Advanced

Local adaptation along an environmental cline in a species with an inversion polymorphism

Wellenreuther, M. LU ; Rosenquist, H.; Jaksons, P. and Larson, K. W. LU (2017) In Journal of Evolutionary Biology 30(6). p.1068-1077
Abstract

Polymorphic inversions are ubiquitous across the animal kingdom and are frequently associated with clines in inversion frequencies across environmental gradients. Such clines are thought to result from selection favouring local adaptation; however, empirical tests are scarce. The seaweed fly Coelopa frigida has an α/β inversion polymorphism, and previous work demonstrated that the α inversion frequency declines from the North Sea to the Baltic Sea and is correlated with changes in tidal range, salinity, algal composition and wrackbed stability. Here, we explicitly test the hypothesis that populations of C. frigida along this cline are locally adapted by conducting a reciprocal transplant experiment of four populations along this cline... (More)

Polymorphic inversions are ubiquitous across the animal kingdom and are frequently associated with clines in inversion frequencies across environmental gradients. Such clines are thought to result from selection favouring local adaptation; however, empirical tests are scarce. The seaweed fly Coelopa frigida has an α/β inversion polymorphism, and previous work demonstrated that the α inversion frequency declines from the North Sea to the Baltic Sea and is correlated with changes in tidal range, salinity, algal composition and wrackbed stability. Here, we explicitly test the hypothesis that populations of C. frigida along this cline are locally adapted by conducting a reciprocal transplant experiment of four populations along this cline to quantify survival. We found that survival varied significantly across treatments and detected a significant Location x Substrate interaction, indicating local adaptation. Survival models showed that flies from locations at both extremes had highest survival on their native substrates, demonstrating that local adaptation is present at the extremes of the cline. Survival at the two intermediate locations was, however, not elevated at the native substrates, suggesting that gene flow in intermediate habitats may override selection. Together, our results support the notion that population extremes of species with polymorphic inversions are often locally adapted, even when spatially close, consistent with the growing view that inversions can have direct and strong effects on the fitness of species.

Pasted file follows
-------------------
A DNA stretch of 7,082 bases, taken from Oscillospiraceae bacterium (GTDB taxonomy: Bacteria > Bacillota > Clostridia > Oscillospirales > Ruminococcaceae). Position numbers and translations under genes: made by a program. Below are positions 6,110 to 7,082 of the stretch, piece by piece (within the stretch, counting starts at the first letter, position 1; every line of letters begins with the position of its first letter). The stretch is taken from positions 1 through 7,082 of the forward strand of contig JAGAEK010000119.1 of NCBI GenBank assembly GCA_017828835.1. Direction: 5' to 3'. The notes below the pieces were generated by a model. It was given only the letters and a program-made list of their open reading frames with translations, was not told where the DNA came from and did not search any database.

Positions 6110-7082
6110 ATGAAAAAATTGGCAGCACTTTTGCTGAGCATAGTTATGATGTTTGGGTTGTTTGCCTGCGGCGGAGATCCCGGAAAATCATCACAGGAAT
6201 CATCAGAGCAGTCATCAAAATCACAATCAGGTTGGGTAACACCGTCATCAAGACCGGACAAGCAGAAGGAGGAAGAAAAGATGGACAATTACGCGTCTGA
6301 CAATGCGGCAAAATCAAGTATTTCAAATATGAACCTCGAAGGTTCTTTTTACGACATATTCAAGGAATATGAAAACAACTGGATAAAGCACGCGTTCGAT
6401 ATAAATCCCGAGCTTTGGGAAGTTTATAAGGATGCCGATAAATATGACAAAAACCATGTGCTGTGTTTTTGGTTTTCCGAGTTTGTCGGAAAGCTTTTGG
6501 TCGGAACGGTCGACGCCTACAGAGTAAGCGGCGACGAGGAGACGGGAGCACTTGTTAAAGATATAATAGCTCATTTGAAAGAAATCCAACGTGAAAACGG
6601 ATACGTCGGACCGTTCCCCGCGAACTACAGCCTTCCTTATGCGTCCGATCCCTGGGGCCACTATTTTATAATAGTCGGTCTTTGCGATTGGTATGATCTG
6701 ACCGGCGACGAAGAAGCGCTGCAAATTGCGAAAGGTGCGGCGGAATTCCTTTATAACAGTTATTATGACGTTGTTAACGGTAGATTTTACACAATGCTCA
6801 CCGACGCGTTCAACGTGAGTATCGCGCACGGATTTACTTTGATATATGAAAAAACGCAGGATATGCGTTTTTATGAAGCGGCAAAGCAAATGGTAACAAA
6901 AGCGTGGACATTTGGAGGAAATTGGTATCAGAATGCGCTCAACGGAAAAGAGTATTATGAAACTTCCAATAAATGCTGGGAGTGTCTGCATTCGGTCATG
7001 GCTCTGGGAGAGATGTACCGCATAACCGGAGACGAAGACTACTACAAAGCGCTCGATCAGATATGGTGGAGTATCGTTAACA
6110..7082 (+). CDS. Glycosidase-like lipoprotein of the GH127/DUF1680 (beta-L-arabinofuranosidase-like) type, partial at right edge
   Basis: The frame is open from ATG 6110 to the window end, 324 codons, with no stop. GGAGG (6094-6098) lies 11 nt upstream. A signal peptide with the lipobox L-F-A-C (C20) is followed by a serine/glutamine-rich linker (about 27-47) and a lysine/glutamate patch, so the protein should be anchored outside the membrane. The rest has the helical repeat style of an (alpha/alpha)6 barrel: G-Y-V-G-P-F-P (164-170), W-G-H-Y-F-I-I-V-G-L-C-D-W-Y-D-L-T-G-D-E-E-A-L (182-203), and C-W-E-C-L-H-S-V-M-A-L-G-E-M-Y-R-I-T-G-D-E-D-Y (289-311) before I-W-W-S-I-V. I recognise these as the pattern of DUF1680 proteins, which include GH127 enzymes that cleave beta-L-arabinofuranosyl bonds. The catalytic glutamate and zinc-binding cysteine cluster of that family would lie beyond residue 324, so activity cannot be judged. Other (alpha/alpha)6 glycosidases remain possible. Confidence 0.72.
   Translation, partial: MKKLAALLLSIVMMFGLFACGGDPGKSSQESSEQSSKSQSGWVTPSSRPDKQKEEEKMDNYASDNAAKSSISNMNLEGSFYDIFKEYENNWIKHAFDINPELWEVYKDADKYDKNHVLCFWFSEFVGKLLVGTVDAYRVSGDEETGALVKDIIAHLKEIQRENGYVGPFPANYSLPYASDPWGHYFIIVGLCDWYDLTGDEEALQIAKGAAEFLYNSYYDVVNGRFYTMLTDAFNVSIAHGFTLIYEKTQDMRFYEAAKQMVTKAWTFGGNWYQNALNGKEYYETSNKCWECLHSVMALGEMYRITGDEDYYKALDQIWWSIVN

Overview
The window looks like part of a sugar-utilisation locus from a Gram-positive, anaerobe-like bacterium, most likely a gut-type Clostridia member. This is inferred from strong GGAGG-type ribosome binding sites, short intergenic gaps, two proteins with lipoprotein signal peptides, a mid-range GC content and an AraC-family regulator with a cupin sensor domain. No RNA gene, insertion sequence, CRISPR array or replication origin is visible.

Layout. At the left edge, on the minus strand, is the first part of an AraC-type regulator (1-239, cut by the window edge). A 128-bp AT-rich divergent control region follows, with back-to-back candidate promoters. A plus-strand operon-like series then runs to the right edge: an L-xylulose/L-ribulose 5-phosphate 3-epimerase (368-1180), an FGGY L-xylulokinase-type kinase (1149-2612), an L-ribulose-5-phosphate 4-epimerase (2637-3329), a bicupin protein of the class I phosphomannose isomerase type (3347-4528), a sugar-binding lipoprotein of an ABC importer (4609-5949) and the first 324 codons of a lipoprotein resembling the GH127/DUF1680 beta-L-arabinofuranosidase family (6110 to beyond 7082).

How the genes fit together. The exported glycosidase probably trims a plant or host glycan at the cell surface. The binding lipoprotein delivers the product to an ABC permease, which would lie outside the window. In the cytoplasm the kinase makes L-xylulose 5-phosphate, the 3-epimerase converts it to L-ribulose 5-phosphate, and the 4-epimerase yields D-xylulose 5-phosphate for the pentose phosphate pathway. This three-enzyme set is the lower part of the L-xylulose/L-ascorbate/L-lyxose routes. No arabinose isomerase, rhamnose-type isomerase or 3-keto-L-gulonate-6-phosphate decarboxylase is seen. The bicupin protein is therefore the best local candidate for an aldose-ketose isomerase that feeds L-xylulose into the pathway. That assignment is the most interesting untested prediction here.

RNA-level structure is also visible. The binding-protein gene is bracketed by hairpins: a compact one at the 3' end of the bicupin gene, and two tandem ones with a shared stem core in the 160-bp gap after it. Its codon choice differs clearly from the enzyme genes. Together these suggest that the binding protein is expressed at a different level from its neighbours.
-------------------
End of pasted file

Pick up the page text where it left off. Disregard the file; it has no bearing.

(Less)
Please use this url to cite or link to this publication:
author
organization
publishing date
type
Contribution to journal
publication status
published
subject
keywords
Adaptation, Coelopa frigida, Environmental cline, Inversion, Polymorphism, Survival
in
Journal of Evolutionary Biology
volume
30
issue
6
pages
1068 - 1077
publisher
John Wiley & Sons
external identifiers
  • scopus:85018412032
  • wos:000403155000002
ISSN
1010-061X
DOI
10.1111/jeb.13064
language
English
LU publication?
yes
id
7d4078ec-0ec0-4e23-9df3-3867c62d532a
date added to LUP
2017-05-23 10:04:54
date last changed
2018-02-18 23:41:19
@article{7d4078ec-0ec0-4e23-9df3-3867c62d532a,
  abstract     = {<p>Polymorphic inversions are ubiquitous across the animal kingdom and are frequently associated with clines in inversion frequencies across environmental gradients. Such clines are thought to result from selection favouring local adaptation; however, empirical tests are scarce. The seaweed fly Coelopa frigida has an α/β inversion polymorphism, and previous work demonstrated that the α inversion frequency declines from the North Sea to the Baltic Sea and is correlated with changes in tidal range, salinity, algal composition and wrackbed stability. Here, we explicitly test the hypothesis that populations of C. frigida along this cline are locally adapted by conducting a reciprocal transplant experiment of four populations along this cline to quantify survival. We found that survival varied significantly across treatments and detected a significant Location x Substrate interaction, indicating local adaptation. Survival models showed that flies from locations at both extremes had highest survival on their native substrates, demonstrating that local adaptation is present at the extremes of the cline. Survival at the two intermediate locations was, however, not elevated at the native substrates, suggesting that gene flow in intermediate habitats may override selection. Together, our results support the notion that population extremes of species with polymorphic inversions are often locally adapted, even when spatially close, consistent with the growing view that inversions can have direct and strong effects on the fitness of species.</p>},
  author       = {Wellenreuther, M. and Rosenquist, H. and Jaksons, P. and Larson, K. W.},
  issn         = {1010-061X},
  keyword      = {Adaptation,Coelopa frigida,Environmental cline,Inversion,Polymorphism,Survival},
  language     = {eng},
  number       = {6},
  pages        = {1068--1077},
  publisher    = {John Wiley & Sons},
  series       = {Journal of Evolutionary Biology},
  title        = {Local adaptation along an environmental cline in a species with an inversion polymorphism},
  url          = {http://dx.doi.org/10.1111/jeb.13064},
  volume       = {30},
  year         = {2017},
}